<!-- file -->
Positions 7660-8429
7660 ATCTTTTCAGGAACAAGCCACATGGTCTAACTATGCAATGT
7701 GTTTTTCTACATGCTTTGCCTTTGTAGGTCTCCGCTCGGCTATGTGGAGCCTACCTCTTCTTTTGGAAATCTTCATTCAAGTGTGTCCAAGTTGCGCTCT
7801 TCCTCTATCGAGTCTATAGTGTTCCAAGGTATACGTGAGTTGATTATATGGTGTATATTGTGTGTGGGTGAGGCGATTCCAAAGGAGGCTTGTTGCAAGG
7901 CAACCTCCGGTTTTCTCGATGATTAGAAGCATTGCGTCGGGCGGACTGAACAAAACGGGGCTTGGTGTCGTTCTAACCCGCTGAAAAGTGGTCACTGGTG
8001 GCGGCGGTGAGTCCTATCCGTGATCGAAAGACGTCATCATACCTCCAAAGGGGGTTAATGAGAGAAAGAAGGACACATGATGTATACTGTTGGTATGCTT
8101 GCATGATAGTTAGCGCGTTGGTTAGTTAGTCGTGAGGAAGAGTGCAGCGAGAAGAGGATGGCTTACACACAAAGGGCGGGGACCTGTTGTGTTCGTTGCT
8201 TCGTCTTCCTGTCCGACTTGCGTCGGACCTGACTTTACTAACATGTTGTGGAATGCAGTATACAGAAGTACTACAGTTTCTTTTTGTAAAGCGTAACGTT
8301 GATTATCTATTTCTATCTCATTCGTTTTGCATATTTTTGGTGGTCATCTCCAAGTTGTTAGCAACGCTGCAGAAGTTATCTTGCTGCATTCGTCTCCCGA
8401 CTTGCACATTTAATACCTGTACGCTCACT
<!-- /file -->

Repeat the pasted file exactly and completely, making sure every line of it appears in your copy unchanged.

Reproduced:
Positions 7660-8429
7660 ATCTTTTCAGGAACAAGCCACATGGTCTAACTATGCAATGT
7701 GTTTTTCTACATGCTTTGCCTTTGTAGGTCTCCGCTCGGCTATGTGGAGCCTACCTCTTCTTTTGGAAATCTTCATTCAAGTGTGTCCAAGTTGCGCTCT
7801 TCCTCTATCGAGTCTATAGTGTTCCAAGGTATACGTGAGTTGATTATATGGTGTATATTGTGTGTGGGTGAGGCGATTCCAAAGGAGGCTTGTTGCAAGG
7901 CAACCTCCGGTTTTCTCGATGATTAGAAGCATTGCGTCGGGCGGACTGAACAAAACGGGGCTTGGTGTCGTTCTAACCCGCTGAAAAGTGGTCACTGGTG
8001 GCGGCGGTGAGTCCTATCCGTGATCGAAAGACGTCATCATACCTCCAAAGGGGGTTAATGAGAGAAAGAAGGACACATGATGTATACTGTTGGTATGCTT
8101 GCATGATAGTTAGCGCGTTGGTTAGTTAGTCGTGAGGAAGAGTGCAGCGAGAAGAGGATGGCTTACACACAAAGGGCGGGGACCTGTTGTGTTCGTTGCT
8201 TCGTCTTCCTGTCCGACTTGCGTCGGACCTGACTTTACTAACATGTTGTGGAATGCAGTATACAGAAGTACTACAGTTTCTTTTTGTAAAGCGTAACGTT
8301 GATTATCTATTTCTATCTCATTCGTTTTGCATATTTTTGGTGGTCATCTCCAAGTTGTTAGCAACGCTGCAGAAGTTATCTTGCTGCATTCGTCTCCCGA
8401 CTTGCACATTTAATACCTGTACGCTCACT